Thursday, 17 January 2013

What's in season this season? And the first giveaway of the year!

Synchronicity was at play this Christmas.

Husband's main Christmas present from me was the Collins gem guide Food for Free by Richard Mabey.  And one of my favourite presents was a tea towel (thanks Mum!) Yes, really. 


It's a seasonal guide to British wild foods.

So now we're pretty well covered when it comes to identifying wild foods.

And we have no excuse for not knowing what's in season.

According to Richard Mabey it's chickweed, oyster mushrooms and velvet shank.

Chickweed is at its freshest in the new year and has a taste similar to mild lettuce. You can cook it or use it in a winter salad.


Chickweed - commonly found in hedgerows and  gardens.

Oyster mushrooms are obviously and velvet shank not so obviously, fungi. Now, I'm not very confident about foraging mushrooms. Intellectually I accept Mabey's argument that, "Wild fungi are the most misunderstood and maligned of all wild foods. There are 3000 species of large-bodied fungi growing in the British isles, yet only twenty-odd of these are seriously poisonous." But unfortunately, as he later goes on to say, many of the poisonous suspects closely resemble edible fungi, so there's plenty of room for confusion. I guess you really need to know what you are doing.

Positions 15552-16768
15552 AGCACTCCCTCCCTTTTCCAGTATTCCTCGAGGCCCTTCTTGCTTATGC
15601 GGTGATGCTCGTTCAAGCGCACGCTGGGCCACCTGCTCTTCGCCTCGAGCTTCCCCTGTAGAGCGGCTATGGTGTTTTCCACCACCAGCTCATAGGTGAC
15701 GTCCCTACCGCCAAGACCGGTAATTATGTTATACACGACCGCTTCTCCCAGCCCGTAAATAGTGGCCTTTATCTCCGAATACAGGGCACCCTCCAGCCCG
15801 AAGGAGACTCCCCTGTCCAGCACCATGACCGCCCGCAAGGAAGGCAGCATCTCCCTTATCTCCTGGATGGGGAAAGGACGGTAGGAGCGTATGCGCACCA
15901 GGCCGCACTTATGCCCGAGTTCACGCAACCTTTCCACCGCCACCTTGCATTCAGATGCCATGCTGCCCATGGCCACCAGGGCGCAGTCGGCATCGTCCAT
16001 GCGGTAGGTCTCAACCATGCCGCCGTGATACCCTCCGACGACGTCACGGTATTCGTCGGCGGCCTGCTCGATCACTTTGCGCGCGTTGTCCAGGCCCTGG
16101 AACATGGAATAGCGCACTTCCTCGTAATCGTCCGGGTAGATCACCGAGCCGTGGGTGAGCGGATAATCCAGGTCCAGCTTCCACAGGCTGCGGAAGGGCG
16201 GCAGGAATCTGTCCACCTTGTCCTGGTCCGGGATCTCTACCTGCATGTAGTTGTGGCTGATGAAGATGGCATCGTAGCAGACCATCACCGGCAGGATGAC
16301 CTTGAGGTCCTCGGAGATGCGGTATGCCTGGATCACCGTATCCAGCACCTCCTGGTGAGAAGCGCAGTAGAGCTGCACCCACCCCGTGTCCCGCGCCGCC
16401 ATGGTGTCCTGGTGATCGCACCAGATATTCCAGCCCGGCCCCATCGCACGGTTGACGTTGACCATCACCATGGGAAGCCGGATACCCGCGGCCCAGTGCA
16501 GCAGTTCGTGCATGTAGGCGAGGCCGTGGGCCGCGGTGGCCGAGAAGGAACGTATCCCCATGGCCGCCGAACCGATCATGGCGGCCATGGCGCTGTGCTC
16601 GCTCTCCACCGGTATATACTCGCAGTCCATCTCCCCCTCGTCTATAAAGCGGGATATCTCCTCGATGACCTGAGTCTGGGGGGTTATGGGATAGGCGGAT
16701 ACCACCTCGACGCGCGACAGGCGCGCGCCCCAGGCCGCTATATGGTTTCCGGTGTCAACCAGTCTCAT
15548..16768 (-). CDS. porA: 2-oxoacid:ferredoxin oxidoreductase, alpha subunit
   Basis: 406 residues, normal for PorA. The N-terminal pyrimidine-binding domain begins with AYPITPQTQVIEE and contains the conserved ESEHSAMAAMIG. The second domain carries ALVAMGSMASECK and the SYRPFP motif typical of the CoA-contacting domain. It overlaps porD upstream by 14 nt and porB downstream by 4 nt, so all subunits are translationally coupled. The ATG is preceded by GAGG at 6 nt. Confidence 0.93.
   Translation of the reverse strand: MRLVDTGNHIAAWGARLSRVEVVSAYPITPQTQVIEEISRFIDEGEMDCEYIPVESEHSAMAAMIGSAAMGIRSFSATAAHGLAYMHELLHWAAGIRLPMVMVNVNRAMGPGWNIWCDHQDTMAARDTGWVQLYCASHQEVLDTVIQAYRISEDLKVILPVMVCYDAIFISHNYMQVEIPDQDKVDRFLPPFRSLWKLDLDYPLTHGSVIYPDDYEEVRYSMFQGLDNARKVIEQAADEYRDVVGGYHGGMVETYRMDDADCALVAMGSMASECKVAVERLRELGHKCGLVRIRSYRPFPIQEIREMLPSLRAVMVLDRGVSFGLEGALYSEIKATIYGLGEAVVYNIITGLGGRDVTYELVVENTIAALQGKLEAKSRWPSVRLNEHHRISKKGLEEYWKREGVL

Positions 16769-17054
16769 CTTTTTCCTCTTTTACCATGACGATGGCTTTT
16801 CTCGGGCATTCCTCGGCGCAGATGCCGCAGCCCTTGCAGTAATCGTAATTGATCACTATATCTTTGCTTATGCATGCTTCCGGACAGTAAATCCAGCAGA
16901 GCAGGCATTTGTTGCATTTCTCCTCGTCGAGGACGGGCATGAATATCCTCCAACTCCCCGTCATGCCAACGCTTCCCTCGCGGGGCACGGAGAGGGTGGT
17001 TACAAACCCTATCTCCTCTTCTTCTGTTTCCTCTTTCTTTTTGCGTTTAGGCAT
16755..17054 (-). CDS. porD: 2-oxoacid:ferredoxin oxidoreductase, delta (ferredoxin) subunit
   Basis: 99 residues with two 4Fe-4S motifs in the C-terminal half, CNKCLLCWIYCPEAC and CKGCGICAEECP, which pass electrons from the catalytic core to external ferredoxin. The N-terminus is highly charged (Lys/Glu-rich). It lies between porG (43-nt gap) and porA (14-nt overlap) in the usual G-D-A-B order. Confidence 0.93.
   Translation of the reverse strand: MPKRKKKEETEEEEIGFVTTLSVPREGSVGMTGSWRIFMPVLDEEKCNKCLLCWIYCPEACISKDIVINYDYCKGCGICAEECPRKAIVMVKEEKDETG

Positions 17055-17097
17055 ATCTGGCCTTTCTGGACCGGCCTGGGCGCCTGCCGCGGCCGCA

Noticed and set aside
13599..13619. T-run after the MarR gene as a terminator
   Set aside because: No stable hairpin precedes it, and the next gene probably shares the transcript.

The good news about velvet shank is that it is one of the few fungi able to survive severe frosts, so at this time of year there's not much chance of it being confused with anything else. Check out The Mushroom Diary blog for some photos and identification tips.

My tea towel tells a different story to the gem guide. According to its unbleached cotton calendar, (way too organic and useful to be used for drying up!) chestnuts, cow parsley and juniper berries are the things to look out for. Chestnuts I can do. Without even having to leave the house as I have some left from Christmas, sitting in a bowl in the kitchen.


Cow parsley

Cow parsley is the closest wild relative of chervil. I thought I'd be certain at identifying it, until I checked Food for Free and found that I should be careful not to confuse it with hemlock or fool's parsley. Oh dear. It seems that this foraging lark might be harder than it first appears. Maybe I need to find a foraging friend, with good botanical knowledge.  In the meantime Richard Mabey does give clear guidelines on identifying the edible and the inedible. 

And even if you never set foot near a hedgerow, woodland or field, Mabey is a wonderful writer and it's a pleasure to read his descriptions and suggestions for cooking.

Where's all this leading?





When I saw that The Works had Food for Free in their sale (if only I'd waited until after Christmas to get Husband his Christmas present!), I felt it my duty to get a copy for one of you. Just leave a comment by 7pm on Sunday 20th January, and a winner will be selected at random.

If you prefer to stick to bought and home grown foods, then British fruit and veg that are seasonal this month are: apples, pears, broccoli, brussels' sprouts, carrots, cauliflower, leeks, onions, parsnips, pears, potatoes, pumpkins, swede and turnips.